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Vasiliki Georgiadou

Lamprini Rori

July 5th, 2023

Who votes for the far right in Greece?

0 comments | 20 shares

Estimated reading time: 5 minutes

Vasiliki Georgiadou

Lamprini Rori

July 5th, 2023

Who votes for the far right in Greece?

0 comments | 20 shares

Estimated reading time: 5 minutes

Three far-right parties won representation in the Greek parliament at the country’s parliamentary election on 25 June. Vasiliki Georgiadou and Lamprini Rori examine what we know about supporters of the three parties and what this tells us about the future of the far right in Greece.

In the Greek parliamentary election on 25 June, three far-right parties – Greek Solution, the Spartans and Victory – gained parliamentary representation. Both the Spartans and Victory are new to parliament. The overall share of the vote for the far right stood at just under 12.8%. This new mosaic of far-right players in Greek politics raises some important questions about the country’s future trajectory.

Among the three parties, the Spartans received the highest share of support, with just over 4.6% of the vote. The party did not contest the previous parliamentary election on 21 May, which produced an inconclusive outcome and resulted in the 25 June election being called. Greek Solution was close behind on just over 4.4% of the vote, largely maintaining its level of support from the May election, albeit with fewer seats. Victory, which failed to win any seats in May, received just under 3.7% of the vote in the June election and secured 10 seats in parliament.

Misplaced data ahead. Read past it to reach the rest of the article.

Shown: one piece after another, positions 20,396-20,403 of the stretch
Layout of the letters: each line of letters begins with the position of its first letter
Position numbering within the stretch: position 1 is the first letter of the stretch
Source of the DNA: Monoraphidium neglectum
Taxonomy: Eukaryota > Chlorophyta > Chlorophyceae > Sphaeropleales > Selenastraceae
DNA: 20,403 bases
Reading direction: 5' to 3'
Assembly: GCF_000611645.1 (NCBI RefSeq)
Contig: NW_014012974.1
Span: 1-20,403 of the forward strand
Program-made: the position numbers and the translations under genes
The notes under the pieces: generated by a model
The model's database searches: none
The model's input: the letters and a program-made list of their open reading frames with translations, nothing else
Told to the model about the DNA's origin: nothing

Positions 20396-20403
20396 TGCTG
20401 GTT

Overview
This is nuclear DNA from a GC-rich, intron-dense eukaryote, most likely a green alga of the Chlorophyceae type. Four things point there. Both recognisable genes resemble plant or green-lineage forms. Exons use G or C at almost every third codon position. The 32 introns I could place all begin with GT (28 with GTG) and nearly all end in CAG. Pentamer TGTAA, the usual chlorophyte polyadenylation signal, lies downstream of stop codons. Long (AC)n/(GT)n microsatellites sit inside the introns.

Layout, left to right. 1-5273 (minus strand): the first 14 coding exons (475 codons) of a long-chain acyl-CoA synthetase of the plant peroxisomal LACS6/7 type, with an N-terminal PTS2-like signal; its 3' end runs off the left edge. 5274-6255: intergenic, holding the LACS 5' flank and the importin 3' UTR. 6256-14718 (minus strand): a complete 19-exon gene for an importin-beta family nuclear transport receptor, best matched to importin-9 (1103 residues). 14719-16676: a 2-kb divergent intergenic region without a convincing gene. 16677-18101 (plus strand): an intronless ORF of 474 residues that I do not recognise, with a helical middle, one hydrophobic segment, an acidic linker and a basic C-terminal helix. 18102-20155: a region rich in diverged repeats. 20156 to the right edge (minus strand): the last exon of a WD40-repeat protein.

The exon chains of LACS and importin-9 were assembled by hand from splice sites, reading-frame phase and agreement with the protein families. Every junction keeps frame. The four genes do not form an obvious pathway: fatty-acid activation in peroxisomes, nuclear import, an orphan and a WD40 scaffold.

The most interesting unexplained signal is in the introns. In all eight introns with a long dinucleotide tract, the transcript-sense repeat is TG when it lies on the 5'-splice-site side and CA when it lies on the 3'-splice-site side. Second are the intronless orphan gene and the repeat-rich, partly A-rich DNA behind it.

Far-right voters

Although the three parties can be grouped together with respect to their electoral platforms, there are some important differences when it comes to their supporters. Indeed, according to the exit poll for the June elections, the three parties attract voters with quite distinct social characteristics.

The first major difference relates to the gender of voters. While Greek Solution and the Spartans are mainly backed by male voters, there is a more even gender balance among supporters of Victory, with close to a 50-50 split between male and female voters.

There are also some important differences in relation to the age of their supporters. Greek Solution attracts relatively uniform levels of support from across different age groups. In contrast, Victory is primarily supported by people aged between 34 and 54. Both Greek Solution and Victory have low levels of support among the youngest voters aged between 18 and 24. The reverse is true of the Spartans, who are backed to a far more significant extent among those aged between 18 and 44, with comparatively lower levels of support among voters over 45.